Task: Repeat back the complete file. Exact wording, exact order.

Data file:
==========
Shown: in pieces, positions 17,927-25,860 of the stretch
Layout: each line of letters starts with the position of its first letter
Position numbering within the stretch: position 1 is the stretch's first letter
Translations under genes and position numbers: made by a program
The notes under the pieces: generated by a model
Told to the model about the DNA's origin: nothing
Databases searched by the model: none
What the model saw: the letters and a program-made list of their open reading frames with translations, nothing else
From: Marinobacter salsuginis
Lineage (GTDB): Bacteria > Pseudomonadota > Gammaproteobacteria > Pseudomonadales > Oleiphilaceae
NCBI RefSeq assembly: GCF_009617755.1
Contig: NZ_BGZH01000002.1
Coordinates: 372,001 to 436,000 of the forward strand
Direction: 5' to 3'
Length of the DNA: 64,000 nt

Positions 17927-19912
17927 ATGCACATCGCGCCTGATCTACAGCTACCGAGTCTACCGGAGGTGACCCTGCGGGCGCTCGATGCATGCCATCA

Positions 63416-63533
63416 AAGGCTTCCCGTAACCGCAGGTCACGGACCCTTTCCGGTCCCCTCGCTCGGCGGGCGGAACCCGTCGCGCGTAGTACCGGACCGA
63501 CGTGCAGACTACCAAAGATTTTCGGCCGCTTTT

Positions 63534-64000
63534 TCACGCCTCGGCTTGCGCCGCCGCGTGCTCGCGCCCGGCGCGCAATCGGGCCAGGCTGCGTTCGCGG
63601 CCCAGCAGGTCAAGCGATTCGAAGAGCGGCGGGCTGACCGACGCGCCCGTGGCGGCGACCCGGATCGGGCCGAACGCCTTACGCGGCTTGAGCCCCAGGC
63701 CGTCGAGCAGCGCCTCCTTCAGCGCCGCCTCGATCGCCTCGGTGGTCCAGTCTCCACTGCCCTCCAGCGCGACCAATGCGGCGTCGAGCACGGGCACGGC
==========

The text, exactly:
Shown: in pieces, positions 17,927-25,860 of the stretch
Layout: each line of letters starts with the position of its first letter
Position numbering within the stretch: position 1 is the stretch's first letter
Translations under genes and position numbers: made by a program
The notes under the pieces: generated by a model
Told to the model about the DNA's origin: nothing
Databases searched by the model: none
What the model saw: the letters and a program-made list of their open reading frames with translations, nothing else
From: Marinobacter salsuginis
Lineage (GTDB): Bacteria > Pseudomonadota > Gammaproteobacteria > Pseudomonadales > Oleiphilaceae
NCBI RefSeq assembly: GCF_009617755.1
Contig: NZ_BGZH01000002.1
Coordinates: 372,001 to 436,000 of the forward strand
Direction: 5' to 3'
Length of the DNA: 64,000 nt

Positions 17927-19912
17927 ATGCACATCGCGCCTGATCTACAGCTACCGAGTCTACCGGAGGTGACCCTGCGGGCGCTCGATGCATGCCATCA

Positions 63416-63533
63416 AAGGCTTCCCGTAACCGCAGGTCACGGACCCTTTCCGGTCCCCTCGCTCGGCGGGCGGAACCCGTCGCGCGTAGTACCGGACCGA
63501 CGTGCAGACTACCAAAGATTTTCGGCCGCTTTT

Positions 63534-64000
63534 TCACGCCTCGGCTTGCGCCGCCGCGTGCTCGCGCCCGGCGCGCAATCGGGCCAGGCTGCGTTCGCGG
63601 CCCAGCAGGTCAAGCGATTCGAAGAGCGGCGGGCTGACCGACGCGCCCGTGGCGGCGACCCGGATCGGGCCGAACGCCTTACGCGGCTTGAGCCCCAGGC
63701 CGTCGAGCAGCGCCTCCTTCAGCGCCGCCTCGATCGCCTCGGTGGTCCAGTCTCCACTGCCCTCCAGCGCGACCAATGCGGCGTCGAGCACGGGCACGGC